The former boss of an under-fire charity which was created in the borough has robustly defended its record following national press criticism.
Des White, who used to run the Veterans Council, hit back strongly at allegations the organisation had wasted money from the Government’s Libor fund to help ex-personnel.
A national newspaper investigation claimed the charity, which was based in Platt Bridge, had moved into a “stately home” as well as spending £30,000 on furniture and £100,000 on salaries in a 12-month period.
However, Mr White said its move to Rainford Hall in St Helens was not a waste of money and the charity had managed to do a vast amount of good while being strictly monitored by national bodies.
He said: “The Veterans’ Council did some fantastic work. It’s a Wigan success story, not a Wigan disaster. It started as a small group here and grew into a national, well-respected organisation.
“I agree Rainford Hall is a country house but it has been set up as an office and the rates are comparable with anywhere else in the area.
“They gave us a large room downstairs with better wheelchair access for free and another free meeting room whenever we wanted it.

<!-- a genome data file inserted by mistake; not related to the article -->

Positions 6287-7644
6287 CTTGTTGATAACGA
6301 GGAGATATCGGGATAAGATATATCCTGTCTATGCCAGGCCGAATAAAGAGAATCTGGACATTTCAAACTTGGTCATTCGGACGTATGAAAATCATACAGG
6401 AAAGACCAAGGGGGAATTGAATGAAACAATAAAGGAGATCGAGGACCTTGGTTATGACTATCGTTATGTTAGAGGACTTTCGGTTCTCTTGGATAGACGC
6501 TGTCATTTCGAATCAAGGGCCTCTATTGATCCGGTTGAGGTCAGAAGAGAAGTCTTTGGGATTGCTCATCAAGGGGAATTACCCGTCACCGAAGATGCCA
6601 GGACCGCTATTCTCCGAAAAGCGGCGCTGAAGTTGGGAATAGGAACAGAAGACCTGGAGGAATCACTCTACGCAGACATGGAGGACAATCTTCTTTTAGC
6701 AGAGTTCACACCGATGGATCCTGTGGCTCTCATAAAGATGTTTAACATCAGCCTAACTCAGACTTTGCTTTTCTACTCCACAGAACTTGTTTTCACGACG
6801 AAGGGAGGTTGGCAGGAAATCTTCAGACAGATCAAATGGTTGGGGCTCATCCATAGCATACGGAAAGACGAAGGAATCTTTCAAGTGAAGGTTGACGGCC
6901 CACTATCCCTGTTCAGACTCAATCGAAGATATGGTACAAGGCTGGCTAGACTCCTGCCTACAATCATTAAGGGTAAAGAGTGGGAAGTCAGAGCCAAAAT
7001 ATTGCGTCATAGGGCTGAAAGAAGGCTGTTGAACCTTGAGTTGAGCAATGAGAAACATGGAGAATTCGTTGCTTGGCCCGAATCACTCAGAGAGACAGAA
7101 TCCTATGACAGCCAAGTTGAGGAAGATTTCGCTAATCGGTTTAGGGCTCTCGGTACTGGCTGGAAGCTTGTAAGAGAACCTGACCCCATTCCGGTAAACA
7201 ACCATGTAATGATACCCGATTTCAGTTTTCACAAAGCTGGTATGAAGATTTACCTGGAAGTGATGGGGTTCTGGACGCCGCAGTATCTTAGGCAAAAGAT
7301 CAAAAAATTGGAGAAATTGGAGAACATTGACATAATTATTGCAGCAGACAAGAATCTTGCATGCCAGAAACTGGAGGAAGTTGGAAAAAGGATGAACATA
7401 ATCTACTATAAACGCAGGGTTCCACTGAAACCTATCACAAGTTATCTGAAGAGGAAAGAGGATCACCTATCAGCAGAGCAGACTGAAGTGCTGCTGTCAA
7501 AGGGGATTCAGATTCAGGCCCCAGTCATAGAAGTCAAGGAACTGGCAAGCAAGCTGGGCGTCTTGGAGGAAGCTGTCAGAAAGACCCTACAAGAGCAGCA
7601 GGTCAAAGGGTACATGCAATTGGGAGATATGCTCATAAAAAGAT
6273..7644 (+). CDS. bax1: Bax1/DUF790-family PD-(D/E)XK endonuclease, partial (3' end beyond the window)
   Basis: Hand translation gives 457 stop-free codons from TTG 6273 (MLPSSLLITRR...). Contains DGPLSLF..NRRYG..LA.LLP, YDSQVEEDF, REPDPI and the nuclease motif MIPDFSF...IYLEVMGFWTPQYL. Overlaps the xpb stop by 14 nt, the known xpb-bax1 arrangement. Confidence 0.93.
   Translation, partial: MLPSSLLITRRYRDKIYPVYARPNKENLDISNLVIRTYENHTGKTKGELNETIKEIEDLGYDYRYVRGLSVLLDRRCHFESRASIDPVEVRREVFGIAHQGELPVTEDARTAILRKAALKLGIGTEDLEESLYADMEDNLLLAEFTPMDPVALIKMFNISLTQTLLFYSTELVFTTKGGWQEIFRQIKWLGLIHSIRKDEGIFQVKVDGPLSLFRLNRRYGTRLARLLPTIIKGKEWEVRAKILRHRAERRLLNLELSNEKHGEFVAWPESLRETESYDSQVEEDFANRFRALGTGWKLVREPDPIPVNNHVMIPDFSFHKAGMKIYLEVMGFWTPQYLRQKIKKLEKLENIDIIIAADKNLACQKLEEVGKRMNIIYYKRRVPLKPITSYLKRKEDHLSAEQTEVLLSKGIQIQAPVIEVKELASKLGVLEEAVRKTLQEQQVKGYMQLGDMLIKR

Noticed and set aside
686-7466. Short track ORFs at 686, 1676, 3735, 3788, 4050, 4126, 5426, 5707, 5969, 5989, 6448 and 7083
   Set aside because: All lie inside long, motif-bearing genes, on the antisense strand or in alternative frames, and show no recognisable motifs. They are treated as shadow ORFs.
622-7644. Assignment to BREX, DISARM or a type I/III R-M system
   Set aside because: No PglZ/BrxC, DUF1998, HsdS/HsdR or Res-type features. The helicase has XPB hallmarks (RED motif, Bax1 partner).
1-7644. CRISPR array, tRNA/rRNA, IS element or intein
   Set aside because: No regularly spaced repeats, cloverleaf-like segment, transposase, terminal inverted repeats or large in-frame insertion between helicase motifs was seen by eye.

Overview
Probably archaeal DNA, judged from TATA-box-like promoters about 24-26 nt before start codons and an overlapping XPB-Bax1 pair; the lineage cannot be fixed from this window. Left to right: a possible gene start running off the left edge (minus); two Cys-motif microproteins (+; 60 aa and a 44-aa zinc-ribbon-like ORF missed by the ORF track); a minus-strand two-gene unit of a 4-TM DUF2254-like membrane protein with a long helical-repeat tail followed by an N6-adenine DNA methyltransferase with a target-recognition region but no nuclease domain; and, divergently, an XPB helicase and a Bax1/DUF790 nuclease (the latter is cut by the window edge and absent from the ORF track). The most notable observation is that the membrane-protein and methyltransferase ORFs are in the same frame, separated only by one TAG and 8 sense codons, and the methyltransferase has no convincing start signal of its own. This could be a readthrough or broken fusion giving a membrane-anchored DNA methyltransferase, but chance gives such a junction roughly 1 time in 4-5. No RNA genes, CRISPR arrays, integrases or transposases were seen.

“We are quite proud of what we achieved. The prime minister twice said how good we were.
“We were transparent and we were being monitored constantly by Libor to make sure we did everything right. We were open and honest because that is the Wigan way.
“Hundreds of veterans contacted us through our database, we were working on accrediting organisations so people didn’t go to voodoo services, we partnered with the NHS, worked with Channel on radicalisation and were helping veterans in Vietnam.”
Mr White was forced to step aside from his role with the Veterans’ Council due to ill health and the organisation is now based in Lytham St Annes.